Sections of the Paper-Based TOEFL Test (PBT)
Warning: Please note that this page refers to the old paper-based TOEFL (PBT). This version of the test is still offered, but only in a very limited number of locations. The vast majority (over 97%) of test takers take the new internet-based TOEFL (iBT). Please click here to learn about the sections of the TOEFL iBT.
The TOEFL paper-based test (PBT) is a four-section assessment that is offered in places where the TOEFL internet-based test (iBT) is not available. The PBT is taken by just 3% of students who choose the TOEFL for their English-language requirements. Many colleges and universities will still accept PBT scores, but some will consider the iBT only. The PBT evaluates reading, listening, and writing skills along with knowledge of English conventions through four test sections: listening comprehension, structure and written expression, reading comprehension, and the Test of Written English. Total timing for the PBT is 140-150 minutes, which includes 140 questions and one essay topic.
According to ETS, the PBT's listening comprehension section is intended to "measure the ability to understand spoken English." Test-takers are given 30-40 minutes to answer 50 questions. The questions in this section are all multiple choice, and they are based on audio recordings of conversations and lectures. Correct answers are converted to a scaled listening comprehension section score of 31 to 68.
The structure and written expression section of the PBT "measures the ability to recognize language appropriate for standard written English," and it covers 40 questions in 25 minutes. Structure and written expression questions are also multiple choice. Two types of exercises are included: questions in which test-takers must complete sentences with the best word choice, and questions that require test-takers to choose which underlined word or phrase must be changed in order to correct the given sentence. Scaled structure and written expression scores are reported from 31 to 68.
PBT reading comprehension is designed to measure "the ability to understand non-technical reading material." Students are allowed 55 minutes to answer 50 multiple-choice questions on reading passages intended for non-specialists. Questions ask about information stated or implied in reading passages and the meaning of specific words or phrases. The scoring scale for PBT reading comprehension ranges from 31 to 67.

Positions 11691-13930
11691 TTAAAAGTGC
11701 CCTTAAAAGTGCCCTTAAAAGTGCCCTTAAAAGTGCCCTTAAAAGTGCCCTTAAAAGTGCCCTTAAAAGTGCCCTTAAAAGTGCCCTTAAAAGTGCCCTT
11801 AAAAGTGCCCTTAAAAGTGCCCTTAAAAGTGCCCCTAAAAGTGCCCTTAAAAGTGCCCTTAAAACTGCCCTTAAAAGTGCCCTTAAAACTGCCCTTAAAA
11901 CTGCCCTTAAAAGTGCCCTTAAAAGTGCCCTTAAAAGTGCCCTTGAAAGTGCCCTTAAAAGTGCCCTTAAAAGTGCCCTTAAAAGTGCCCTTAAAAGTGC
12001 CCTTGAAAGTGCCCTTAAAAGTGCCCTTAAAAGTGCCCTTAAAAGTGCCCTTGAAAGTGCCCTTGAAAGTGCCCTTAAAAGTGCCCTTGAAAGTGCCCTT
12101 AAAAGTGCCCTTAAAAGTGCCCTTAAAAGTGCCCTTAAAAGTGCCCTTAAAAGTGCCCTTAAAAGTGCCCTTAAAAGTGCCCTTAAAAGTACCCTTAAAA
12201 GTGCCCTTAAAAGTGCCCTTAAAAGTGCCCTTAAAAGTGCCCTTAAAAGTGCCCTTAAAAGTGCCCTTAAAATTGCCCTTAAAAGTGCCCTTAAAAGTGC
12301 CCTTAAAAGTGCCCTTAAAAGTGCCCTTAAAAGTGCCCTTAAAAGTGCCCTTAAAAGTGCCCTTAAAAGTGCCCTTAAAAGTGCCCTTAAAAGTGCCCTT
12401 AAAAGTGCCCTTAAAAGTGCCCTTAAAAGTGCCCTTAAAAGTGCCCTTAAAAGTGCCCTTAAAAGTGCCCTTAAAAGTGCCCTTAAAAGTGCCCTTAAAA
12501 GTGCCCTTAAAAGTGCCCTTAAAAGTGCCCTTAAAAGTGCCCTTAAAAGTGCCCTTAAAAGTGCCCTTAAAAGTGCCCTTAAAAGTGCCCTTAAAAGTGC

The purpose of the Test of Written English (TWE) is to "measure the ability to write in English." The TWE includes one essay, which students are given 30 minutes to complete. Common TWE essay prompts ask students to choose one of two positions on an issue and construct an argument justifying their choice. Alternatively, test-takers may see an essay prompt that asks them to discuss a technological invention that they consider important. The scoring scale for the TWE is 0 to 6. All students taking the PBT are required to complete the TWE (though this section is separate from the rest of the exam, it is not optional).
In addition to the scaled sectional scores noted above, students receive a total score for the PBT on a scale of 310 to 677. This total score is built from the listening comprehension, structure and written expression, and reading comprehension sections only and does not include the score for the TWE. For each of the three multiple-choice sections, all questions contribute equally to the section score, and there is no penalty for guessing (points are not deducted for incorrect answers). All three sections are equal factors in the PBT total score. ETS calculates PBT total scores by adding the three scaled sectional scores together, multiplying this sum by 10, and dividing the result by 3. For instance, if a test-taker received scaled section scores of 49 listening comprehension, 50 structure and written expression, and 51 reading comprehension, his or her total score would be 500 (49+50+51=150; 150X10=1500; 1500/3=500).
ETS offers phone score reporting for an additional service charge (the normal procedure is for score reports to be mailed). The PBT registration fee includes four institutional score reports, but test-takers may purchase as many extra score reports as they wish. Students who feel that their PBT total or TWE scores were assessed incorrectly may request rescoring of their answer sheet and/or essay. Rescoring is permitted up to three months after the test date, but students are only allowed a single rescoring request per PBT administration. The PBT is usually taken on Saturdays, but there are a small number of available Friday test dates for students who cannot test on Saturdays for religious reasons.